The way the anti-trust laws are written, there are limited avenues to keep companies from raising prices as long as they don't collude doing so, instead, they simply incorporate the expected actions of their rivals in their own decisions and the result is an equilibrium with above market prices.
It's illegal to monopolize, but not be a monopoly, that is, if you use predatory pricing to drive competitors out of the market or other mans of gaining market power you can be prosecuted, but if like Amazon, you're simply smarter and more efficient, that's perfectly legal, as it should be. Amazon has driven down prices across the economy and provided needed services to those in more rural area, who are disabled, and yes, the poor living in retail "deserts."
Apple is not an issue, they face plenty of competition in their markets, they stay ahead through innovation and marketing, but also have driven technological advancement. But they don't control the markets for phones or personal computers - they charge a premium for the perception of better quality and a well integrated "Apple World" which provides perceived benefits to their customers.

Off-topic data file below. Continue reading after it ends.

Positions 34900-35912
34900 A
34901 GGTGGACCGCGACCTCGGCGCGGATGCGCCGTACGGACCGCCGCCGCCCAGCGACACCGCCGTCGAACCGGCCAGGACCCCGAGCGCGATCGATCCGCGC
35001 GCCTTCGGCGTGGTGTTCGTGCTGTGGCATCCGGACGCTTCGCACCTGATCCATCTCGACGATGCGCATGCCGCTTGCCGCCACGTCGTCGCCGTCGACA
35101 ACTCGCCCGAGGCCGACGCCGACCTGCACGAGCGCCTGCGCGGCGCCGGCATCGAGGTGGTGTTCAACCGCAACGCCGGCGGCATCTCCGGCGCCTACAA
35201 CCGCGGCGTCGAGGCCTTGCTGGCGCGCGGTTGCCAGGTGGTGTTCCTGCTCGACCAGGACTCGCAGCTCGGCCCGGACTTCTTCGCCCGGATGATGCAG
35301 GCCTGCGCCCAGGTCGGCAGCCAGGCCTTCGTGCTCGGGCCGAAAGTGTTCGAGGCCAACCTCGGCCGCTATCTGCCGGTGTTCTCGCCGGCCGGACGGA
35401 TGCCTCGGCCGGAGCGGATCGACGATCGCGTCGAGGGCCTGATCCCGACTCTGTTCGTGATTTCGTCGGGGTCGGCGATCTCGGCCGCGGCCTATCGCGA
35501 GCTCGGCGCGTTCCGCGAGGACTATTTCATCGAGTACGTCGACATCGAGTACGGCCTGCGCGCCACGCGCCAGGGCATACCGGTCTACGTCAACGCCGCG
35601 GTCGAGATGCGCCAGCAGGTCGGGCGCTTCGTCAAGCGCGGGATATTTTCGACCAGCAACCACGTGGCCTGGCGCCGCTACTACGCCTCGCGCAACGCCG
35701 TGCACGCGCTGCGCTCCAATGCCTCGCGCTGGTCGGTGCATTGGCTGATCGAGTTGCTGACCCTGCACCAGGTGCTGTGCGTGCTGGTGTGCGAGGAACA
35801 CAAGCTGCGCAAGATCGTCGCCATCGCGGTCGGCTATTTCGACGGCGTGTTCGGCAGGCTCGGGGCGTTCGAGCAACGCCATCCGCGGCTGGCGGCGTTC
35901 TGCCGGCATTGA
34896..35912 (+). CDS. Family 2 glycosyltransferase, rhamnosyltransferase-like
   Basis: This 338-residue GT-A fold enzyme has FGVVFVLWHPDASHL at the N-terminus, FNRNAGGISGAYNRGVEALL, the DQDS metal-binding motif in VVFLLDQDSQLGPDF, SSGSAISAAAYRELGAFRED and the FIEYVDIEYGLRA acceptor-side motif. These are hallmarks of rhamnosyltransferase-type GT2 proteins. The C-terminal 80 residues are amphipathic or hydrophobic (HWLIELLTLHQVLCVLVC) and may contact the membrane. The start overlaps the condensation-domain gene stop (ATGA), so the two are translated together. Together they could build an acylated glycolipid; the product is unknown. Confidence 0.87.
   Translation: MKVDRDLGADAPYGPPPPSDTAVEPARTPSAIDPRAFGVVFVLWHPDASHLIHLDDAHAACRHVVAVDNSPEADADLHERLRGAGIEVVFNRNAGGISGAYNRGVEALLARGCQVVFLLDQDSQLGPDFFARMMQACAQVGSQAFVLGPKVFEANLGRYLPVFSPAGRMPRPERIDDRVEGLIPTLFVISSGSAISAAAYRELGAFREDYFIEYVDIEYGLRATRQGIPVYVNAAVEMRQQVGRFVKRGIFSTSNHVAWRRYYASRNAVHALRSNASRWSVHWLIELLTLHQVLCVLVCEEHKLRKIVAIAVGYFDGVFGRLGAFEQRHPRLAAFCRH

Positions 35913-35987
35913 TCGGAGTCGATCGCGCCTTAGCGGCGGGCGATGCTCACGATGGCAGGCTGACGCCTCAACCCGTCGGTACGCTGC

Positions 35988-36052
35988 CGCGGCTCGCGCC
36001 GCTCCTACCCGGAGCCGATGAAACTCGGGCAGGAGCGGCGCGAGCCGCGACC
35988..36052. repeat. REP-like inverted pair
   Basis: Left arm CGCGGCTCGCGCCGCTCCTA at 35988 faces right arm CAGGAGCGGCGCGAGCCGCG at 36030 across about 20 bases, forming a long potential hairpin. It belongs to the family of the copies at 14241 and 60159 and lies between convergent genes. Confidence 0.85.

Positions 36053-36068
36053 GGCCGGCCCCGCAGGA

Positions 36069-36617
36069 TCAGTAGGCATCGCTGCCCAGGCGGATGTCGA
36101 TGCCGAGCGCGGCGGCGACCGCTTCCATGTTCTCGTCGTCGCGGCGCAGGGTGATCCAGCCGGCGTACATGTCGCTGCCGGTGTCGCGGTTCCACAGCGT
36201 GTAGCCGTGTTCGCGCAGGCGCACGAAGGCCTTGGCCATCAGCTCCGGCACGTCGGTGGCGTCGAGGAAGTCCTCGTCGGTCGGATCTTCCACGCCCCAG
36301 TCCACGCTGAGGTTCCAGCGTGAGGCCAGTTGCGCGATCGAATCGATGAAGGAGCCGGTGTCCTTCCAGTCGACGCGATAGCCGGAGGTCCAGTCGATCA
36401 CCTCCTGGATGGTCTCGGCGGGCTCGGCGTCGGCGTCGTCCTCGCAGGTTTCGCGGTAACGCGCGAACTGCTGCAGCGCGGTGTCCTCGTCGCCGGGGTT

The problem comes when MIcrosoft, Google and Facebook grow, not due to their technical prowess, which certainly was true for the first two for an extended period, but by buying out potential competitors - that's where Antitrust enforcement has become more aggressive, stopping mergers that hurt competition. However, Microsoft and Google provided tremendous value, imagine the world without "Office" or the ability to "Google" anything (and Google Scholar is basically a charity, I don't see how they make money off it but it makes academic and legal research available to anyone). Keeping them from buying out potential competitors would change the focus of start-ups from chasing buyouts to chasing market share and becoming more efficient (and more dangerous competitors). But network industries aren't the big problem in the economy, the real cost of information services continues to drop - it's the increase in demand that keeps prices up (streaming 720 to 1080 to 4K video for example).
The root of the problem has been Michael Porter, whose books have taught MBAs for decades how to legally pursue market power by focusing only on markets where a company can be the 1st or 2nd largest competitor - the result is companies leave markets where they're 3rd or 4th largest by selling assets or merging, instead of trying to compete on price, reducing competition. This overall shift in corporate strategy has increased market concentration in most conventional industries. This will be tempered when consumers search for lower cost alternatives and stop buying "branded" goods.